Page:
Nirmala Sitharaman, the Union Finance Minister, stated on Monday that the government has issued one lakh notices for failure to file returns and for underreporting and misrepresenting income.

She stated that letters were given when it was determined that the income was close to Rs 50 lakh, and they are anticipated to be paid off by the end of the current fiscal year.

The minister stated that all of these cases involve old returns that were filed four to six years ago while speaking at the 164th Income Tax Day celebrations.

“One lakh notices are delivered whenever there is evidence to suggest that your income is more than what you have reported, whenever there is cause to suspect that your income has been overstated, whenever there is information to suggest that you should have declared it, etc.

Officials later confirmed that the notices were sent during the last 14 months and mostly to people with annual income over Rs 50 lakh. 

Under income tax law, officers can reopen past assessments of up to six years. The minister added that the CBDT in May 2023 completed a scrutiny assessment of the 55,000 notices which they had sent pursuant to a Supreme Court judgement.

She added that earlier taxpayers had to keep records for 10 years but now tax assessment cannot be opened after six years. “In 4th, 5th and 6th year, they (tax officers) reopen the assessment only under certain situations,” Sitharaman said.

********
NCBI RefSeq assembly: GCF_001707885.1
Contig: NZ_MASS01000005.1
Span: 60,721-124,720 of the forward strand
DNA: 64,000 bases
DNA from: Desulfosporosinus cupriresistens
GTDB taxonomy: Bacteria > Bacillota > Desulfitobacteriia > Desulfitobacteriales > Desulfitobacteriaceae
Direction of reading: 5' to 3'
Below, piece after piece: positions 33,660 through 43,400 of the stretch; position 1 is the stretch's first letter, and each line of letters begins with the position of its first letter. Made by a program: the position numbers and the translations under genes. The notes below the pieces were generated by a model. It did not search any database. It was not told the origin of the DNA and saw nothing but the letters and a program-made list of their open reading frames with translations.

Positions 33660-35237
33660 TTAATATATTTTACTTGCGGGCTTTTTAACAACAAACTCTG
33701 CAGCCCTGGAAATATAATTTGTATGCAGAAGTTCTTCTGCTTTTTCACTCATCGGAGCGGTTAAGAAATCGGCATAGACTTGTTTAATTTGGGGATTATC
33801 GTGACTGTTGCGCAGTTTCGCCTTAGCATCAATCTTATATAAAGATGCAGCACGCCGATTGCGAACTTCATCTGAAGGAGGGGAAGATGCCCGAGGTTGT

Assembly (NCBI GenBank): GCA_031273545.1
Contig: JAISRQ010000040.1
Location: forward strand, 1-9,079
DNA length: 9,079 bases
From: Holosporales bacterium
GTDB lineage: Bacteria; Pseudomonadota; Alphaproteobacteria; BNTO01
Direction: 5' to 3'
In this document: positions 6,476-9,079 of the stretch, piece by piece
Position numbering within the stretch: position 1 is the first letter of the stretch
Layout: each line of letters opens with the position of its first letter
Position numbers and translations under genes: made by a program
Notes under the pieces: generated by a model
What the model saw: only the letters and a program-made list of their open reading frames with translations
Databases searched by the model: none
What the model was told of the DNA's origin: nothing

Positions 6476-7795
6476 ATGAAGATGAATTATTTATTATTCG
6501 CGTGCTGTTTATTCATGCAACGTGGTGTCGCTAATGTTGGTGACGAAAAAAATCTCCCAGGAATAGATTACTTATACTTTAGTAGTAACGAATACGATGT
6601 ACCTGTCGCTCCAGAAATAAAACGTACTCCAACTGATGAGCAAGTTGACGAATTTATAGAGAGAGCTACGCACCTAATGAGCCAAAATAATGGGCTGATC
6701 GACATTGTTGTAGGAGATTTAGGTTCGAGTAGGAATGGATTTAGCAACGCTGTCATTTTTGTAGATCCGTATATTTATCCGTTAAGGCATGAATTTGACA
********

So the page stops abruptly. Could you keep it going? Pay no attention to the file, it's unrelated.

Speaking at the same session, Central Board of Direct Taxes (CBDT) chairperson Nitin Gupta said that for the fiscal year 2022-23 more than 4 crore income tax returns (ITR) have been filed so far and the government has processed more than half of such ITRs, resulting in Rs 80 lakh refunds. 

He added that due to the shortage of manpower in the Income Tax department, there is a lot of work pending.  

He urged Sitharaman to approve the cadre restructuring proposal as soon as possible. 

Earlier in the day, the finance ministry shared some data in Parliament, which said that the number of Income Tax Return (ITR) filings reached a record 74 million in FY23, but 51.2 million or 70 per cent of these were zero-tax ITRs, meaning nil tax liability was claimed by the taxpayers. 

Even though the number of ITRs has increased 14 per cent in four years through FY23, the number of zero tax ITR filers has increased by 77 per cent during the period to 51.2 million. 

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